There was definitely not going to be any type of rear scoop or spoiler, nor any holes or slits in the bodywork for brake cooling. So there you have it.
A Factory performance P76, bright yellow with Super type black paint outs, black interior and lay back seats. A four-speed manual with a lower ratio, limited slip diff. A sports steering wheel and tacho. A slightly lowered, performance suspension package and a few body mods. As well as a mighty trick wheel/tyre combo for its day. "The Sprint." What? Have I forgotten something No, I just left the best to last.
The engine! Please,' if you are the emotional type, don't read any further because if you do, and if you are a true P76 enthusiast, you'll weep tears of blood. The motor was to be a full five-litre job, the increase being achieved solely through a new crankshaft. (This was known as early as June '73 and was part of a Leyland feature in the Australian!) The engine was to be topped with a twin plenum, four-barrel inlet manifold and a 500-cmf four-barrel carbie.
Extractors were also to be standard and were to flow into a standard twin exhaust system. The material I found also listed other areas of the car that were to receive attention and these included the fuel pump, the oil pump and the sump.
Yet again, no specific information is given as to exactly what was intended for these parts. No mention at all is made of the valve train and this is another area where the information may simply be lost.
Although I seriously doubt there would have been any modifications to the heads or valves, (this is far and away too costly an exercise for any factory to get involved in at a mass production level) who knows what would have been possible on the factory race cars. The power output of the production motor was said to be 285hp, or about 212kws.
Frightening isn't it. No, I don't mean frightening in a sense that the car was some sort of outright killer muscle car but frightening from the point of view of what might have been!
I'm a pretty emotional person and I love the P76. I get mightily pissed off when the lobotomised unwashed profess to know so much when they bucket body waste on the P.
That is why this discovery upsets me much more than it should. Imagine the ordinary Sprint (not the tricked factory cars they intended to race - God knows the power they'd have got outta those babies) had made it onto the roads.
Its power was not that much down on the opposition while its overall weight was significantly less. What a package it would have been. Low 14 second quarters would have been easy (maybe even high 13's) and instead of that stupid argument about which was quicker, the GTHO or the E whatever Charger, they'd have been arguing about the P.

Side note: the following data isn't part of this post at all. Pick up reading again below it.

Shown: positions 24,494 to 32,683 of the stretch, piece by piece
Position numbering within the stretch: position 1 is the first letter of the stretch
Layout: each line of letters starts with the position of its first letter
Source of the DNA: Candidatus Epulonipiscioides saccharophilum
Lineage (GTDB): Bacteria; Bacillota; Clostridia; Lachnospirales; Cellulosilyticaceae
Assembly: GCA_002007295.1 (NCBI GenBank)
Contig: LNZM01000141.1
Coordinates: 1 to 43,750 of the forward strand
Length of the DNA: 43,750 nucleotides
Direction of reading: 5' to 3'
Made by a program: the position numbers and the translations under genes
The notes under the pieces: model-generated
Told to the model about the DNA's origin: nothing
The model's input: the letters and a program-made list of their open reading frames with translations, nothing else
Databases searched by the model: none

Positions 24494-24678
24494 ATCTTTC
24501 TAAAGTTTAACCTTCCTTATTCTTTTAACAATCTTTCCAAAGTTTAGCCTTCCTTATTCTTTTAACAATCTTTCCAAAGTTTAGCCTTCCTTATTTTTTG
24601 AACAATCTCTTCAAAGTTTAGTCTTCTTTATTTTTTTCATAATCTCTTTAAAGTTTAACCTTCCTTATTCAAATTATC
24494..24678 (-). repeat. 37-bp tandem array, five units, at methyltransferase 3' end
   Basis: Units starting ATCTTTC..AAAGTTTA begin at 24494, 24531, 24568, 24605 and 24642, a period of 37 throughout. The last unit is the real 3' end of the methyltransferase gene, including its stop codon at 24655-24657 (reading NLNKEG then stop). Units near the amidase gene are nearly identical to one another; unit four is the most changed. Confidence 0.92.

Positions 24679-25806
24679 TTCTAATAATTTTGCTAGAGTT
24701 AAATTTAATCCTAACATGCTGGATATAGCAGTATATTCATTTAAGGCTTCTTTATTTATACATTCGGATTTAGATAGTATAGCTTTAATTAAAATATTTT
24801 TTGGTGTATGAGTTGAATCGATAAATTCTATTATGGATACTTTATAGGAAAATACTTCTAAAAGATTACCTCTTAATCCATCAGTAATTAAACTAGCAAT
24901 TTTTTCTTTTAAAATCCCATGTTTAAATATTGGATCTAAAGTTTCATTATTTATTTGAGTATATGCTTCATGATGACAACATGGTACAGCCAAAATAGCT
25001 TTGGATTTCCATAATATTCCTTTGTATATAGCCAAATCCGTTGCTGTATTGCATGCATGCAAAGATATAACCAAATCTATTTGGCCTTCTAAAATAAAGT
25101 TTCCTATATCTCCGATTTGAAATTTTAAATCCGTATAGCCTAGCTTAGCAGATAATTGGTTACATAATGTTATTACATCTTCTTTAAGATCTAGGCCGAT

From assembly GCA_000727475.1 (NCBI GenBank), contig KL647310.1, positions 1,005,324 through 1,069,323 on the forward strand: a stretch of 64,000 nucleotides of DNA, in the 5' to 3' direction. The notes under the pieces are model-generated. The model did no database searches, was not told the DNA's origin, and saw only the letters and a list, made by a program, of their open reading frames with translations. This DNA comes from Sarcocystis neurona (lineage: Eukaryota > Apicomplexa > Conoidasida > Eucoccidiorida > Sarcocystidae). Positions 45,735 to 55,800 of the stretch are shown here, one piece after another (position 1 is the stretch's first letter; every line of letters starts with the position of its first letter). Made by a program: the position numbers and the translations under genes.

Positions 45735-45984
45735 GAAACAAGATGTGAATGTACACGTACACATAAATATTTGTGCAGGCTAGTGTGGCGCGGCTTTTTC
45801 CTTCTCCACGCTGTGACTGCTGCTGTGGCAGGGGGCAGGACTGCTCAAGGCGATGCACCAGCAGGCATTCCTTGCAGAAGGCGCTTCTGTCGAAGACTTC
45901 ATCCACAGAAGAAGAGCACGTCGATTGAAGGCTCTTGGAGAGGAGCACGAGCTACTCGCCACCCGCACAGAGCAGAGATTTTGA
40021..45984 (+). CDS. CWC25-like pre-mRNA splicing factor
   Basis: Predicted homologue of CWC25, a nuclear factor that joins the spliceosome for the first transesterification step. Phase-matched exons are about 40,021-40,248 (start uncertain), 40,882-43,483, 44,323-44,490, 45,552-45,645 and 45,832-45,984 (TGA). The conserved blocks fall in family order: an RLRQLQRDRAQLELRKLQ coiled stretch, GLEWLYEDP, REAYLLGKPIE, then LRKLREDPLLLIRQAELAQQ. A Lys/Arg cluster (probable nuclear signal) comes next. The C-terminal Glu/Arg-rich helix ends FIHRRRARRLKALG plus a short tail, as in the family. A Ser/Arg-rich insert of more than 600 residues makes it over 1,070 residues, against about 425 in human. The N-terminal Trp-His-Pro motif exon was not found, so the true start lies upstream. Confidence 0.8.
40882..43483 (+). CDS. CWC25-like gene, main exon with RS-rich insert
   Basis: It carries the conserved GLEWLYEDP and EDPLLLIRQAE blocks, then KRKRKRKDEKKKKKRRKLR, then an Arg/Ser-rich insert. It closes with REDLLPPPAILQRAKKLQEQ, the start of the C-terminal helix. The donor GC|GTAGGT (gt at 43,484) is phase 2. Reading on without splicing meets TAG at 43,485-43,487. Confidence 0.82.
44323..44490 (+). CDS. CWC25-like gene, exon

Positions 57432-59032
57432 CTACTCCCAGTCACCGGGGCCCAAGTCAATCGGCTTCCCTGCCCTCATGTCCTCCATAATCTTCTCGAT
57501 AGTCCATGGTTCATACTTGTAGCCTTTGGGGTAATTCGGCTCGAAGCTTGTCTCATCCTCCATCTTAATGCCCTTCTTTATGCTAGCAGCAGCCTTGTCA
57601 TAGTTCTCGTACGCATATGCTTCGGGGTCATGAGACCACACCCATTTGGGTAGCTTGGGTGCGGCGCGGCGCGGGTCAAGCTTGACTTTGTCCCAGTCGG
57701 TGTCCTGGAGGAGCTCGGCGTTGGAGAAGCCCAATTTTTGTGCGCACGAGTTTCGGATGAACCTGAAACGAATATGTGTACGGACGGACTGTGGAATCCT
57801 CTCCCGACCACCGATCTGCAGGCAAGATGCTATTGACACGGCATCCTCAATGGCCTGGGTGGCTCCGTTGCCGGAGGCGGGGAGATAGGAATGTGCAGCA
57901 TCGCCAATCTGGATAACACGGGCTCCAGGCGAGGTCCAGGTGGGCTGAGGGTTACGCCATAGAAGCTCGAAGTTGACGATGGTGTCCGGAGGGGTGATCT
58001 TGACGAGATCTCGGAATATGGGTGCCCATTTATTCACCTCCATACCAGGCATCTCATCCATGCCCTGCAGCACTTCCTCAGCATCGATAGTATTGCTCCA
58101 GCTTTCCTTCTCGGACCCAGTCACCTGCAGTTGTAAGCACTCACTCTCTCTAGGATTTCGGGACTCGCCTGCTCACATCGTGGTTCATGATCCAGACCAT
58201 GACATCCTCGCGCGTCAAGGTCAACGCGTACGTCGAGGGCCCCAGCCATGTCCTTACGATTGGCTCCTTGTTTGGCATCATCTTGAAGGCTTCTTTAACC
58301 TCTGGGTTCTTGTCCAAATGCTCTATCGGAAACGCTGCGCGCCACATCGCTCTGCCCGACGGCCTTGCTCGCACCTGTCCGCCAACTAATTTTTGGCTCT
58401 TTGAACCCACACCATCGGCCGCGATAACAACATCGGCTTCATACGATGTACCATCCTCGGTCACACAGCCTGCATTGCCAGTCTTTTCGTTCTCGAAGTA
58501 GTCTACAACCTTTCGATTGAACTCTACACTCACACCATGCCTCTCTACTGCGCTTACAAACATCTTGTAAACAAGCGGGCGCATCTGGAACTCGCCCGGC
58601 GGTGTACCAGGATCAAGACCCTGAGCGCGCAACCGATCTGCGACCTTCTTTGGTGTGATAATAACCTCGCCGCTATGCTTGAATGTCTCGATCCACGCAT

The real tragedy of what I uncovered is that there are no specific details given about anything. The four barrel manifolds were alleged to have been made right here in Adelaide,' at CastAlloy, (more South Oz input!) but no one seems to know a thing about them.
The diffs, carbies, mags, tyres, suspension bits etc." would have been easily and cheaply sourced, so it is only the inlet manifolds themselves that raise significant interest.
Plus the information about exactly what was intended for the fuel and oil pumps and the sump of course.
Still, who knows, one day someone may buy one of those soon to be released Harcourt twin plenum four barrel inlet manifolds, stick on the appropriate carbie (sorry, I can't find out the brand they intended, Rochester maybe?) and extractors, beef up the fuel and oil pumps, lower the whole thing a half inch, trick the suspension, whack on the Bathurst mags, a "Force 7" wheel and tacho, hit the exterior with some Bold As Brass and the interior with some black vinyl, and presto, a P76 Sprint, just like the factory intended.
Oh, don't forget those extra 600cc's for the block though, and unfortunately you'll have to take pot luck on what those body mods would have looked like too.
Author believed to be Steve Wesmacott and the article scanned from the South Australian National Magazine.

Comments from James Mentiplay

Tue, 22 Jul 2003
I have spoken to many ex-Leyland people and no Sprint existed, and no sporty 4 door was planned as that would have encroached on the market anticipated for the Force 7.
I personally think the article is best ignored and forgotten.

Last updated
Jan, 2006
This web site may contain Copyright material
If you find any problems with the site, please email the Web Editor